FIG. 3 illustrates the steps of a process 300 of RFID identification according to an aspect of the present invention. At step 302, an RFID reader is activated to produce a transmit field. The reader may suitably be similar to the readers 102, 104 and 106 of FIG. 1 and the reader 200 of FIG. 2. At step 304, the reader is controlled so that its transmit field produces a desired data output.
At step 306, upon introduction of a compatible transponder within range of the transmit field produced by the reader, changes to the transmit field induced by the transponder are sensed and produce a data output at the reader. The data output is suitably generated by decoding of a differential amplifier input produced by the changes to the transmit field. The changes to the transmit field are produced in accordance with data stored in the transponder, and produce changes in the transmit field by varying the load that the transponder imposes on the transmit field. The load variations are typically produced according to data stored in the transponder and to be communicated to the reader.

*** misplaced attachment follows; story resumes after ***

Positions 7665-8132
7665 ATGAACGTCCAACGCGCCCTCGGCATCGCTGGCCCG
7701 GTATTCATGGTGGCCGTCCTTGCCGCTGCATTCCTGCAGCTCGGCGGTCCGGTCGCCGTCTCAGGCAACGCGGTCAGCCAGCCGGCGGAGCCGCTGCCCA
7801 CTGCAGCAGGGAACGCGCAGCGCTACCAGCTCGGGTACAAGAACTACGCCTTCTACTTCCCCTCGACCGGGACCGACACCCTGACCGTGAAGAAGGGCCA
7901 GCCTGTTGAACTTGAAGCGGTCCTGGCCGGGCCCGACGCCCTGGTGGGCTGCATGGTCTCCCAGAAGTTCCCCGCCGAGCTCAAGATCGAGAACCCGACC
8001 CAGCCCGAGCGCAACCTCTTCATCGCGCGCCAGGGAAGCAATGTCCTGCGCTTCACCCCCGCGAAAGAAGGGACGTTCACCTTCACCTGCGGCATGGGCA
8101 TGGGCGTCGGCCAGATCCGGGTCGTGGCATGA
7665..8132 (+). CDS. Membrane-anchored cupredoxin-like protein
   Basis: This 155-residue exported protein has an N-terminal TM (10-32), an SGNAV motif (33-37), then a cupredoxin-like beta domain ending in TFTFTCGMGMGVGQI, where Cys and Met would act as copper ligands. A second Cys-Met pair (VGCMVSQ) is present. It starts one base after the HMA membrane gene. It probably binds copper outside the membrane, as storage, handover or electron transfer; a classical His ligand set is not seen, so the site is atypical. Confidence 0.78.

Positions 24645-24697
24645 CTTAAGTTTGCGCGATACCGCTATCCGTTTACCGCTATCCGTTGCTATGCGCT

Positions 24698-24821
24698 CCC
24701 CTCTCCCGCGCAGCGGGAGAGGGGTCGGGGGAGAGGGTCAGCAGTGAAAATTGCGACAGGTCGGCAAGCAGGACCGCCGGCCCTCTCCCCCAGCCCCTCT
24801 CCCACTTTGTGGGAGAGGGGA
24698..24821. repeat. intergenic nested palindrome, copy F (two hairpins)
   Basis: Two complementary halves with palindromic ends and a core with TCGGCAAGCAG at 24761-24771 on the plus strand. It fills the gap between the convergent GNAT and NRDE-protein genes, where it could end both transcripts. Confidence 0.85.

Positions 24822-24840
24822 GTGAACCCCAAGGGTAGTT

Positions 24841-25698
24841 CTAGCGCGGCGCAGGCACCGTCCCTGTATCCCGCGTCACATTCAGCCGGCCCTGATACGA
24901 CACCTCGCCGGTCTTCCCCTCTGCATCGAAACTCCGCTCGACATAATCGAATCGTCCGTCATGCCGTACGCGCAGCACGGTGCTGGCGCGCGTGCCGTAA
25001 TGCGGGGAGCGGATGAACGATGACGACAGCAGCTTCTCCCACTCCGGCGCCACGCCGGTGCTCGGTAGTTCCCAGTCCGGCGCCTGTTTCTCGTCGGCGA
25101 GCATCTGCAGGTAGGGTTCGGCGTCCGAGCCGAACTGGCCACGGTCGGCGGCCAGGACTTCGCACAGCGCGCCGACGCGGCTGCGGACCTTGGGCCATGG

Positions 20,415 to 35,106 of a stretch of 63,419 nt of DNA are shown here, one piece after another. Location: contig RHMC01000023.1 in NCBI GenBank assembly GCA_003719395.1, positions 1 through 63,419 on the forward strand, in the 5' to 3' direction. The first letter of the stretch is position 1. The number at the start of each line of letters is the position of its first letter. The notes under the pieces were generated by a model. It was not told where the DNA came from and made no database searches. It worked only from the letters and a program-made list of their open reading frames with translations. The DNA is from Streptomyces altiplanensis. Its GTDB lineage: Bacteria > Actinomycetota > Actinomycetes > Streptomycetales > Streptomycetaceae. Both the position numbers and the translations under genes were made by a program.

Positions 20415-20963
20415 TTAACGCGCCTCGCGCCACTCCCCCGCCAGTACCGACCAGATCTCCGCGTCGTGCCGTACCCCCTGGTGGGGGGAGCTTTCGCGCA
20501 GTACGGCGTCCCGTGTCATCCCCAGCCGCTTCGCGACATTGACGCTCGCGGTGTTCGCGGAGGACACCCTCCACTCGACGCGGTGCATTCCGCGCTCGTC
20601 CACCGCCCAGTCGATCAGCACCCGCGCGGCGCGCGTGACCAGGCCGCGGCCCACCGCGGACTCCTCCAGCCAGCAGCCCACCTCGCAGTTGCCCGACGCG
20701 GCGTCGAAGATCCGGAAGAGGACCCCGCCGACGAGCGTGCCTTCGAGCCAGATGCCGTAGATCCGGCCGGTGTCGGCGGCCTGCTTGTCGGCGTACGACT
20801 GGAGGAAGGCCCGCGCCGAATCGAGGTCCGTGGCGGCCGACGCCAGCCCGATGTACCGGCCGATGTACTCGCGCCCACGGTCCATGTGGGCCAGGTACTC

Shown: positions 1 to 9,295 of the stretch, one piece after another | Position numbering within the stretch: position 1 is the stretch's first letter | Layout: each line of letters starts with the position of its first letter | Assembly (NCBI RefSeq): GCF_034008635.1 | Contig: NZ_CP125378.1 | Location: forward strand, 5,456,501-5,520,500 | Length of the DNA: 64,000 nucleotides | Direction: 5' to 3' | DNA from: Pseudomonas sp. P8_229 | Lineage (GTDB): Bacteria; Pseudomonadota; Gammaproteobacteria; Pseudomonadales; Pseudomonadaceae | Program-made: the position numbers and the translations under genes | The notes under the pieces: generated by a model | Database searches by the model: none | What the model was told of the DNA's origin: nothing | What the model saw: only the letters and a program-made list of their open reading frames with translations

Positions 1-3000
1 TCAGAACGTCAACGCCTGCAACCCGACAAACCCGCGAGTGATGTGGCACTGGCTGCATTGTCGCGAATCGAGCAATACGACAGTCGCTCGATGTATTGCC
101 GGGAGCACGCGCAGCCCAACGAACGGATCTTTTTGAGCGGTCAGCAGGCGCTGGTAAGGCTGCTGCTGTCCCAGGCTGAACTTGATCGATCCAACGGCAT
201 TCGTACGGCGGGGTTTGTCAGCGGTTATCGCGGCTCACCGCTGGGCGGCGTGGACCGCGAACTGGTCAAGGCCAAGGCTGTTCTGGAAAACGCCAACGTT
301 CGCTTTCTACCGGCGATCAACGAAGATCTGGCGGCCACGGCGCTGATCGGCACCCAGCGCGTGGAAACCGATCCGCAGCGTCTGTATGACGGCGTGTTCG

The changes to the transmit field are sensed to produce a receive signal which is supplied to the differential amplifier, and the signal produced by the difference between the receive signal and the reference signal is amplified to produce a differential amplifier output. The differential amplifier output is decoded to produce the reader data output representing the data stored in the transponder.
At step 308, the reader data output is passed to a central control station and used as desired. By way of example, the data output may be suitably employed to identify an object or person associated with the transponder data and to take appropriate steps in response to the presence of the object or person in the vicinity of the reader, such as logging the object in inventory, entering the object in a transaction record, noting the time of entry of a person or access to a secure zone, or the like.
While the present invention is disclosed in the context of a presently preferred embodiment, it will be recognized that a wide variety of implementations may be employed by those of ordinary skill in the art consistent with the above discussion and the claims which follow below.